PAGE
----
One of the sessions at the Future of Technology in Education (FOTE) conference last week discussed the value of MOOCs (Massive Open Online Courses). There was a lively debate, both amongst the panel and on the Twitter backchannel.
The discussion was inconclusive – it is perhaps too early to determine wither MOOCs are the next big thing or just a passing fad. However, it was clear that none of the panel saw MOOCs replacing the traditional university offering but did see it supplementing provision in a number of ways. Firstly, there may be scope for integrating all or part of a MOOC into formal teaching, either as an assessed piece of work or as optional supplementary course that students may choose to follow if they have a particular interest. In the former case, it is perhaps no different from a standard online offering as may be provided via the institutional VLE, on the assumption of course that it is subjected to the same level of academic rigour and quality. The informal learning is rather different of course, but there may be added incentive if there was a link between taking the additional course and improved grades. This might imply a sort of Amazon style approach along the lines of ‘80% of students taking this as an additional course, attained grade A for their module’.
Secondly, MOOCs offer an opportunity to bring an aspect of higher education to a broader audience. Whilst it might not necessarily be regarded as widening provision, it certainly offers an opportunity for individuals to sample material from an institution. The opportunity is the key thing here, not the completion. There will be many more registrants than there will be people completing the course. Some will register but will never find the time (or perhaps the inclination) to ever start. That is always a challenge when something is offered for free and is largely there for interest – there is no negative impact if you don’t complete. Others will start the course and will realise that it is not for them. Some will dip in and out of the programme, sampling pieces as and when they feel or as and when the topic is of greater interest. And of course some will religiously go through the course through to the end. But overall, it will have provided an insight into the institution and what it provides and so has a role to play as part of outreach activity.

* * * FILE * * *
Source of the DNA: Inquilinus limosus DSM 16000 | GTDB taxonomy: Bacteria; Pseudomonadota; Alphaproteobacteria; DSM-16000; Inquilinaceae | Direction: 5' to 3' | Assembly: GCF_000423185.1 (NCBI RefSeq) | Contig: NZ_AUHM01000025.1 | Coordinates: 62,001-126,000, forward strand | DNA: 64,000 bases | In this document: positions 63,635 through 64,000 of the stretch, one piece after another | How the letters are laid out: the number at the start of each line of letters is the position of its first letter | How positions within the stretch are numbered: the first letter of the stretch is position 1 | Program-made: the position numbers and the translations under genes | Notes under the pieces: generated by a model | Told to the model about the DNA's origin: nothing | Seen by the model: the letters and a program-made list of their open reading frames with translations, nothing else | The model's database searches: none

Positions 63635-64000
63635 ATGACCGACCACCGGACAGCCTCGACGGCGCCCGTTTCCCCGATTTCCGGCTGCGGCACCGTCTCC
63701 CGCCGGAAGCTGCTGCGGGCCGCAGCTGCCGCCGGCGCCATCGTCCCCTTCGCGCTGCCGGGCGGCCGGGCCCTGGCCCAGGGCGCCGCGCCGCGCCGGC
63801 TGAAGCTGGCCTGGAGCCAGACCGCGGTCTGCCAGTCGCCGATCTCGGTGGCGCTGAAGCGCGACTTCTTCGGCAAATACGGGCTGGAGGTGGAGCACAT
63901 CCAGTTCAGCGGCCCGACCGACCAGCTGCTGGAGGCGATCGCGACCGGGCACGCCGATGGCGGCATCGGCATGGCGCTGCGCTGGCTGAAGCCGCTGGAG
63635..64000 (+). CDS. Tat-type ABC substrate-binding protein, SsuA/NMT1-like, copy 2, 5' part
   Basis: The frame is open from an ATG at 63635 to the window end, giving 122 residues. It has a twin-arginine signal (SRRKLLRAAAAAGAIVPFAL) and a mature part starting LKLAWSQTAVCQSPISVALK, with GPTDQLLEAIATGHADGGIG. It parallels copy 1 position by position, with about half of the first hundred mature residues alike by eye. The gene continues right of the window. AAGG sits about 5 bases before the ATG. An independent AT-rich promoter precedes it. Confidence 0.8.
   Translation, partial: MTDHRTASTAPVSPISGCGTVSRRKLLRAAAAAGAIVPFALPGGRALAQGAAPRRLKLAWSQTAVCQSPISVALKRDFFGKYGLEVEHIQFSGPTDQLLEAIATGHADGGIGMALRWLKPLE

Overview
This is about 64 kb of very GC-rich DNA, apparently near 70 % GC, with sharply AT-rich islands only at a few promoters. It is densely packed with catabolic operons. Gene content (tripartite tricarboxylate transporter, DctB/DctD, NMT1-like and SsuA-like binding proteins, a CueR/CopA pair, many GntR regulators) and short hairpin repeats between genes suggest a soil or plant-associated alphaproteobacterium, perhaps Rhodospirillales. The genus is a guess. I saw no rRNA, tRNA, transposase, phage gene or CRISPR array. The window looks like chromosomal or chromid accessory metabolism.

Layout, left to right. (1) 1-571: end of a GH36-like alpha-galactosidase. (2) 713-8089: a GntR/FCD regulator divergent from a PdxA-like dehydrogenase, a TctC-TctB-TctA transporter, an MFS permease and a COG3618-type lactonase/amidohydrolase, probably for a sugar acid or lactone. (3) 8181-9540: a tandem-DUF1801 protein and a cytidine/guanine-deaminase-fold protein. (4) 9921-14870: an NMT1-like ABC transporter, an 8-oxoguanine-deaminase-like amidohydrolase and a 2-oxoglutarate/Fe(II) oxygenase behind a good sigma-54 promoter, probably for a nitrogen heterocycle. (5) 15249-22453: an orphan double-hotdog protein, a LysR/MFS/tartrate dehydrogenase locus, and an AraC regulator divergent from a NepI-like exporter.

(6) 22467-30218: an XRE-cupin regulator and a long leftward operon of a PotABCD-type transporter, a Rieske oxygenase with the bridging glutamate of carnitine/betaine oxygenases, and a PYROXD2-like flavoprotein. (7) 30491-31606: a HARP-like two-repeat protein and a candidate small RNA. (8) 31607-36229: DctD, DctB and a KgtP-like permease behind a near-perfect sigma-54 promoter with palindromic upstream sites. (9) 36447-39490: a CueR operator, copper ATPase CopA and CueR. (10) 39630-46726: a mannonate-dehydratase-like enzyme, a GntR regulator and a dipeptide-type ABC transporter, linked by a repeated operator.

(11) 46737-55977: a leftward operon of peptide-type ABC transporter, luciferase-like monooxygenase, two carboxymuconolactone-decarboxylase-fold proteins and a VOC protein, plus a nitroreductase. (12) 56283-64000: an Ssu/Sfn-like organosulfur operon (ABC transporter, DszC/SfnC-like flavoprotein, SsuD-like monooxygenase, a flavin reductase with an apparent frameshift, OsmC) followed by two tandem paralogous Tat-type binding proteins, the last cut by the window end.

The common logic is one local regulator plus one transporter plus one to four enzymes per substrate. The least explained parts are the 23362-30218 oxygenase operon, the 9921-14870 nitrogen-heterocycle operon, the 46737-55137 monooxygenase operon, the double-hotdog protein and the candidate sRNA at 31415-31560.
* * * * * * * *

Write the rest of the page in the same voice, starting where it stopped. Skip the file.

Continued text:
The MOOC itself may well be regarded as a marketing tool. There is always scepticism when something is given away for nothing that it has little value. However, the various US universities that made significant volume of their teaching material publicly available don’t seem to have suffered and the availability of free content through iTunesU has seen an increase in registrations for the Open University. It also provides the opportunity to showcase the quality teaching that takes place in our institutions.
During the course of the discussion, it was suggested that the longevity of MOOCs was partly dependent on the value that employers attached to any qualification attained. I suspect this probably won’t be the case. I sense that there is some scepticism (certainly reflected by one participant at the conference) about online courses in general and this is certainly amplified if the course can be freely taken. And as Paul Greatrix points out in his blog, there is little accreditation, no assurance of quality and it is nigh on impossible to ensure that a student’s work is their own. MOOCs may have a role in supplementing existing teaching and in extending the reach of the institution beyond the formal student body. Whether they are here to stay perhaps depends on whether there is a return, in terms of increased registrations or softer measures such as increased awareness of the institution’s work, on the investment preparing and supporting the course. But it will be a hard business case to make.